Traditions’ new Vortek Ultralight LDR Review


Vortek Ultralight LDR

The Vortek LDR is lightweight, accurate, and easy to use. When combined with the Smackdown SST bullets, this is a combination that will work well for most muzzleloader hunters. If you’re in the market for an in-line muzzleloader, the Vortek LDR should be at the top of your list.

In our June issue, Gun World writer Brad Fitzpatrick tested the Traditions’ new Vortek Ultralight LDR… here is his field review. 

For the range test I topped my Ultralight LDR with a Traditions 4-12x40x scope mounted with rings and bases provided by the company. Scoped and loaded, the LDR weighs about seven and a half pounds. Recoil is very manageable thanks in part to the Quick Relief recoil pad (good riddance, brass butt plates) and the Hogue stock. The Monte Carlo cheekpiece made for easy eye alignment, and an extended hammer spur made it possible to cock the rifle easily despite the fact that the over-travel hammer rests right below the rear bell of the scope.

On the range and in the field, I loaded the LDR with 2 Hodgden Pyrodex pellets (100 grains total), which fired a 300-grain, .50 caliber Smackdown SST bullet at an average velocity of 1,885 fps over my chronograph, a bullet/load combo that proved to be convenient, accurate, and consistent. After initial bore sighting, I tested the LDR at 100 yards and was immediately on the paper, shooting low and right. After a couple rounds of scope adjustments I was close to center; the Smackdown bullets printed three-shot clusters two inches above the center of the target. Velocities were uniform, and my groups averaged just over one-and-a-half inches, with two of the groups measuring just over an inch. The overall average was hampered by a single group that printed over two inches, which may have been an issue with the way the rifle was loaded or shooter error. Either way, to be accurate, I included the poor group in the test. On average, though, the LDR printed groups of about 1.25 inches, which is very impressive, and even with a single bad group the average was still 1.58 inches. With a muzzle energy of just under 2,200 ft.-lbs., this load proved to be very accurate and plenty powerful for eastern whitetails.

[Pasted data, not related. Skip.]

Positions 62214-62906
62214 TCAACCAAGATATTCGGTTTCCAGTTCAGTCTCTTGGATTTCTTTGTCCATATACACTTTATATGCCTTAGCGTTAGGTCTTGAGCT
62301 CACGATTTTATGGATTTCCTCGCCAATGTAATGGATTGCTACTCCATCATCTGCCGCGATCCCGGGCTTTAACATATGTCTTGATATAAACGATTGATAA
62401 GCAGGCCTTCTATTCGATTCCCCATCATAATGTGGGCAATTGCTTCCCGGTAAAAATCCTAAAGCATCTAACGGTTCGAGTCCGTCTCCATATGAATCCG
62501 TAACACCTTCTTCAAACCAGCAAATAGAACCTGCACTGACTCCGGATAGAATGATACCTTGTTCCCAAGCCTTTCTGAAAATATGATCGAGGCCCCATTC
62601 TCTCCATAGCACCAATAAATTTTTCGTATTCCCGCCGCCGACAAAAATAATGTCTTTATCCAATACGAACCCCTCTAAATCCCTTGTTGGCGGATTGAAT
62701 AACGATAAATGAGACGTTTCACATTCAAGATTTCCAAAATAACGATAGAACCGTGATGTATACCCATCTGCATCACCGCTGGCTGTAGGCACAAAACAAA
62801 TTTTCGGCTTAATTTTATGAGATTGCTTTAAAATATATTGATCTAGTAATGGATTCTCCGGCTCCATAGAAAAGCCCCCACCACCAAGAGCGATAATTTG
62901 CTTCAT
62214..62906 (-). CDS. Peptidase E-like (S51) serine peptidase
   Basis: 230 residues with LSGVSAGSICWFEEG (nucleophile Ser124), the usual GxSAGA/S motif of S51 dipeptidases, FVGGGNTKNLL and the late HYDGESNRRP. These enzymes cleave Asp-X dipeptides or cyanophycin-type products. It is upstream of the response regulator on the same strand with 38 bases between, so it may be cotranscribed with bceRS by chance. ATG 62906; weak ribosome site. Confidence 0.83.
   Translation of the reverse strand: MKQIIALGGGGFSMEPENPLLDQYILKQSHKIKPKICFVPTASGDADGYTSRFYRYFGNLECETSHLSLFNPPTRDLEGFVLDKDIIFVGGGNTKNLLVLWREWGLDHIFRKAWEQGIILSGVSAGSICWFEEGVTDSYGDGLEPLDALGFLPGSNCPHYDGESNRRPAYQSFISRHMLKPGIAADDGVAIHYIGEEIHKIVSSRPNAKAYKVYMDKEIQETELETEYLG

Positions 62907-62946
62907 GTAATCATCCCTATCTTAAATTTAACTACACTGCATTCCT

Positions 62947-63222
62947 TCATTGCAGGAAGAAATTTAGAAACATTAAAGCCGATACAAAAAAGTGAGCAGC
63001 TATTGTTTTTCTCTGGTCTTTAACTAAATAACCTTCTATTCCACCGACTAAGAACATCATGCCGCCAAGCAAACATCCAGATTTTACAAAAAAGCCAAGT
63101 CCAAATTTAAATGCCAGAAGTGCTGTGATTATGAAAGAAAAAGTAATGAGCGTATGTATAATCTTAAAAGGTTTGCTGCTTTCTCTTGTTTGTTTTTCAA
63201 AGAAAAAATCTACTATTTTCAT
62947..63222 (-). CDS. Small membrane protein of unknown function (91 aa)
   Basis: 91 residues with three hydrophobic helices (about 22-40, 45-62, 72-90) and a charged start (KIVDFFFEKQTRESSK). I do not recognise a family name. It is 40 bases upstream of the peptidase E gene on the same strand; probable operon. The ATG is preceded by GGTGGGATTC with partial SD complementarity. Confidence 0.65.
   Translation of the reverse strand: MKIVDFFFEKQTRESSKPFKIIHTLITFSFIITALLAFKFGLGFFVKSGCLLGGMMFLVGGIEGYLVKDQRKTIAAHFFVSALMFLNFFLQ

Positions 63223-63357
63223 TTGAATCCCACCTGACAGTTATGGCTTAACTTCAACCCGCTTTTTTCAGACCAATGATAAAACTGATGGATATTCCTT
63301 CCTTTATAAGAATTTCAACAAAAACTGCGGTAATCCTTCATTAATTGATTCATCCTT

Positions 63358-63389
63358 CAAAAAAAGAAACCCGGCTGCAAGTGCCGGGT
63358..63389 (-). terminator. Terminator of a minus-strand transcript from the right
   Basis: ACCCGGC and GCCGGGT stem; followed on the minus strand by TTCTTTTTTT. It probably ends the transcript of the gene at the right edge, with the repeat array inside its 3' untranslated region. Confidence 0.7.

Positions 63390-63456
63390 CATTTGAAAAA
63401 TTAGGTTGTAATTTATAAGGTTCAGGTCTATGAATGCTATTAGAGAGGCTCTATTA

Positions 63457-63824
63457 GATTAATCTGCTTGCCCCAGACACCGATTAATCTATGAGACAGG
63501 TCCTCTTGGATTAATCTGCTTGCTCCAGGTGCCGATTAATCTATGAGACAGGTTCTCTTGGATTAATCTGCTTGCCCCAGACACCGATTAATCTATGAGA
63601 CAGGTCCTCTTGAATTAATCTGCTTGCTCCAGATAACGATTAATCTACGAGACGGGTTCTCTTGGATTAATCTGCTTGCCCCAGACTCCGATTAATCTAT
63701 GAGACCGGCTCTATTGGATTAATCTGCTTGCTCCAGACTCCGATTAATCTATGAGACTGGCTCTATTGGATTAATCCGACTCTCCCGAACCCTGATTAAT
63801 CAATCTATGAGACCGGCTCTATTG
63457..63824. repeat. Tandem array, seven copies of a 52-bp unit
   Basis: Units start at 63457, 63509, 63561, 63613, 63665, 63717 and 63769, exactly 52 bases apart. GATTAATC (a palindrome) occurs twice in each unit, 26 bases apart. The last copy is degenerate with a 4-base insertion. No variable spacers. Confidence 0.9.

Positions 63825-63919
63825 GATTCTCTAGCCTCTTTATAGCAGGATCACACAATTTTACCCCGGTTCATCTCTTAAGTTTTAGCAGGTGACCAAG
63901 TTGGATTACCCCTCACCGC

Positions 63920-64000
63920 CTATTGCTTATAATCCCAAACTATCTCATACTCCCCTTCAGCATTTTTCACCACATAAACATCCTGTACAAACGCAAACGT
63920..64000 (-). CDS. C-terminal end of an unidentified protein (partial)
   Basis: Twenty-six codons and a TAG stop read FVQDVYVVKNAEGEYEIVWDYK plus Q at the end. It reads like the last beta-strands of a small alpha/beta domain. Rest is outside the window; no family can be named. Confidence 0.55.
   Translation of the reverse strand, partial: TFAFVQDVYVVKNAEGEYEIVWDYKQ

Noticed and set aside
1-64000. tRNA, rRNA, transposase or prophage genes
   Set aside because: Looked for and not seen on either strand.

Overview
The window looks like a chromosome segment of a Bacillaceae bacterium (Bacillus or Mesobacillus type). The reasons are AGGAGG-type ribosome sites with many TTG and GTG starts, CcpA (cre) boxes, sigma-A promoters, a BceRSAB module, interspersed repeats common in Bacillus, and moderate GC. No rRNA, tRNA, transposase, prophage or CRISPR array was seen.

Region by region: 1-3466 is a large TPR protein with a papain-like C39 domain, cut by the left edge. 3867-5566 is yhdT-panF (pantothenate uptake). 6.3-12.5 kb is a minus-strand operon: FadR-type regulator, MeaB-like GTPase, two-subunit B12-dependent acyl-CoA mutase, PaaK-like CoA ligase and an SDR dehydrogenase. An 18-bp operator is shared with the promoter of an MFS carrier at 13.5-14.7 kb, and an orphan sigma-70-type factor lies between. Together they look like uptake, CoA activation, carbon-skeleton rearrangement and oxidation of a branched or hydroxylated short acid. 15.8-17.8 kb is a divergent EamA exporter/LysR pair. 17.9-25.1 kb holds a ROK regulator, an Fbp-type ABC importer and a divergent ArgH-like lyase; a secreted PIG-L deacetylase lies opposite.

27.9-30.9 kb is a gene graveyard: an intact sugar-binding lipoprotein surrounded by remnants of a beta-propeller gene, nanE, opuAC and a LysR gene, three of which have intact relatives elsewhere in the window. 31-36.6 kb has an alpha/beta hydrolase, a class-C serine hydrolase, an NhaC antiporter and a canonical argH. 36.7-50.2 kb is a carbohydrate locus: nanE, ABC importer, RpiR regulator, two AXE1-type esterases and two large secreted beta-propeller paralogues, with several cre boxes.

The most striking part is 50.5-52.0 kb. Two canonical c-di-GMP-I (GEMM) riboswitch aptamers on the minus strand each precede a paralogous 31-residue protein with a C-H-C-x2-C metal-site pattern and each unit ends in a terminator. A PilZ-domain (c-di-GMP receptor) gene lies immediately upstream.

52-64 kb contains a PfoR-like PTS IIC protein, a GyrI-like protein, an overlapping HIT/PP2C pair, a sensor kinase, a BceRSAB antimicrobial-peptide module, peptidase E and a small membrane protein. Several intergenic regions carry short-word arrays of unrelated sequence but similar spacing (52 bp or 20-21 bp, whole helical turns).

Loading the LDR is similar to most other modern in-lines. It is important to tighten the Accelerator Breech Plug all the way down, as the O-ring can cause the plug to get tight and give the false impression that it is correctly in place. Even after multiple rounds the plug still produced a good burn, as tested by placing a cotton cleaning cloth on the end of the ramrod and firing a cap. The dual safety system is a nice touch, although I wouldn’t carry the rifle cocked and safetied. I fired the LDR from a seated position and standing over shooting sticks to simulate actual hunting, and the gun was comfortable and well-balanced. The fore-end is a bit narrow for my taste, and the shape is a bit odd (rather like an inverted toadstool) but with gloves on there were no issues.